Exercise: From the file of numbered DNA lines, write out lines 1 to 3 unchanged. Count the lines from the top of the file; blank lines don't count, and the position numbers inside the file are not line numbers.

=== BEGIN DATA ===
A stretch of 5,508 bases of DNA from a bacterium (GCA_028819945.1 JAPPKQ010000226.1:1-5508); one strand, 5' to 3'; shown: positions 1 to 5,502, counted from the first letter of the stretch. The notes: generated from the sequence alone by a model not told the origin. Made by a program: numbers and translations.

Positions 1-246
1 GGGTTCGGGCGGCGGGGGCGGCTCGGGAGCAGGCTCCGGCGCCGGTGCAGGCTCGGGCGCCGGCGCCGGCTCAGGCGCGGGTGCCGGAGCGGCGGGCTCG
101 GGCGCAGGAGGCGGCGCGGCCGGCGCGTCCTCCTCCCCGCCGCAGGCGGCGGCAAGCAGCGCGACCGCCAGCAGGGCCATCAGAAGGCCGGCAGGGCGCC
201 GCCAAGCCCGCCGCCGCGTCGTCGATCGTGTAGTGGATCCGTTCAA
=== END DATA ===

A stretch of 5,508 bases of DNA from a bacterium (GCA_028819945.1 JAPPKQ010000226.1:1-5508); one strand, 5' to 3'; shown: positions 1 to 5,502, counted from the first letter of the stretch. The notes: generated from the sequence alone by a model not told the origin. Made by a program: numbers and translations.

Positions 1-246
1 GGGTTCGGGCGGCGGGGGCGGCTCGGGAGCAGGCTCCGGCGCCGGTGCAGGCTCGGGCGCCGGCGCCGGCTCAGGCGCGGGTGCCGGAGCGGCGGGCTCG